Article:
Personal Tax Planning
With the tax regime becoming more complex and more emphasis being put on taxpayers’ individual responsibilities, everyone who is subject to taxation needs professional advice and support if they are to optimise their tax position and ensure they meet all the compliance requirements.
We are the tax specialists. We can provide you with year round tax advice on:
• Income tax
• Capital Gains tax
• Inheritance tax
• Rental income
• Trusts and estates
• Non-domiciliary tax issues
Personal tax rates
|Income tax allowance||2011-12||2012-13||2013-2014|
|Personal allowance (1)||£7,475||£8,105||N/A|
|Personal allowance for people born after 5 April 1948 (1)||N/A||N/A||£9,440|
|Income limit for personal allowance||£100,000||£100,000||£100,000|
|Personal allowance for people aged 65-74(1)(2)||£9,940||£10,500||N/A|
|Personal Allowance for people born between 6 April 1938 and 5 April 1948 (1) (2)||N/A||N/A||£10,500|
|Personal Allowance for people aged 75 and over (1)(2)||£10,090||£10,660||N/A|
|Personal Allowance for people before 6 April 1938 (1) (2)||N/A||N/A||£10,660|
|Married Couple’s Allowance (born before 6th April 1935 and aged 75 and over) (2) (3)||£7,295||£7,705||£7,915|
|Income limit for age-related allowances||£24,000||£25,400||N/A|
|Income limit for the allowances for those born before 6 April 1948||N/A||N/A||£26,100|
|Minimum amount of Married Couple’s Allowance||£2,800||£2,960||£3,040|
|Blind Person’s Allowance||£1,980||£2,100||£2,160|
1. The Personal Allowance reduces where the income is above £100, 000 – by £1 for every £2 of income above the £100,000 limit. This reduction applies irrespective of age.
2. These allowances reduce where the income is above the income limit by £1 for every £2 of income above the limit. The Personal Allowance for people aged 65 and over (up to and including 2012-13)and born before 6 April 1948 (from 2013-14) can be reduced below the basic Personal Allowance where the income is above £100,000.
3. Tax relief for the Married Couple’s Allowance is given at the rate of 10 per cent.
4. Income Tax rates and taxable bands.
|Starting rate for savings:10%*||£0 – £2,560||£0 – £2,710||£0 – £2,790|
|Basic rate: 20%||£0 – £35,000||£0 – £34,370||£0 – £32,010|
|Higher rate: 40%||£35,001 – £150,000||£34,371 – £150,000||£32,011 – £150,000|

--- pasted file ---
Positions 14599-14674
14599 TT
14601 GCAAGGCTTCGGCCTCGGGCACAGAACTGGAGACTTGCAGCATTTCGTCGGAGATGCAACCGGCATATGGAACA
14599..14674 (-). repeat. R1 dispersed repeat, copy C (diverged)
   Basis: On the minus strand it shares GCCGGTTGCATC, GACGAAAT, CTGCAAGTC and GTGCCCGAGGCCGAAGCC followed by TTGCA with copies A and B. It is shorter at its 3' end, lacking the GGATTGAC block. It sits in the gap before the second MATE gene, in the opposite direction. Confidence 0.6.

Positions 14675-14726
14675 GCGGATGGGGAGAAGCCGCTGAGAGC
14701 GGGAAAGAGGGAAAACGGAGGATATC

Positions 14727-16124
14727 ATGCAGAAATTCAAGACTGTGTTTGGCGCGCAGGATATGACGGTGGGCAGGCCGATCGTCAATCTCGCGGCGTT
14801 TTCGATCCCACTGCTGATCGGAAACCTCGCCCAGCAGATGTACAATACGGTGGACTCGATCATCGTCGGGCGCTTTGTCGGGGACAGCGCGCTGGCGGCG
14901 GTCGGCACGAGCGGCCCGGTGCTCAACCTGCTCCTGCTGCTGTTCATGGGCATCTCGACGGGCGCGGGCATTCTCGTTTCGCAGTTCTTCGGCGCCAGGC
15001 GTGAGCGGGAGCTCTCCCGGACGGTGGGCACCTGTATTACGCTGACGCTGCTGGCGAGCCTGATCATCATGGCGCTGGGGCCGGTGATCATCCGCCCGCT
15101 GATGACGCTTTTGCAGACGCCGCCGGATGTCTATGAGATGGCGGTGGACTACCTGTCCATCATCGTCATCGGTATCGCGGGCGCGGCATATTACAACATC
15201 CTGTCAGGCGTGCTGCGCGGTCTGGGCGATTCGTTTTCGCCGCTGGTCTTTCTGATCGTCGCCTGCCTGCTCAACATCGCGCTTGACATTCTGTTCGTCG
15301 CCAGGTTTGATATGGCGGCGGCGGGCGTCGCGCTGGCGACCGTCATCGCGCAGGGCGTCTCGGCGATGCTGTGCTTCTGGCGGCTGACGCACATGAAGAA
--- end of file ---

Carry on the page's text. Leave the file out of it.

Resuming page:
|Additional rate: 50%||Over £150,000||Over £150,000||N/A|
|45% from 6 April 2013||N/A||N/A||Over £150,000|
*The 10 per cent starting rate applies to savings income only. If, after deducting your Personal Allowance from your total income liable to Income Tax, your non-savings income is above this limit then the 10 per cent starting rate for savings will not apply. Non-savings income includes income from employment, profits from self-employment, pensions, income from property and taxable benefits. The rates available for dividends are the 10 per cent ordinary rate, the 32.5 per cent dividend upper rate and the dividend additional rate of 42.5 per cent (the dividend additional rate is 37.5 per cent from 2013-14) .
You pay National Insurance contributions to build up your entitlement to certain state benefits, including the State Pension. The contributions you pay depend on how much you earn and whether you’re employed or self-employed. You stop paying National Insurance contributions when you reach State Pension age.
Your entitlement to certain state benefits and the amount you can get depends on your National Insurance contributions record. (In some cases it depends on your spouse or civil partner’s contributions.) These benefits include:
• State Pension
• Contribution-based Jobseeker’s Allowance
• Bereavement Allowance
• Contribution-based Employment and Support Allowance.
If you wish to know whether you have paid sufficient National Insurance contributions to date we can arrange for a pension forecast to be prepared for you which will highlight if your contributions to date are sufficient to result in a full state pension later.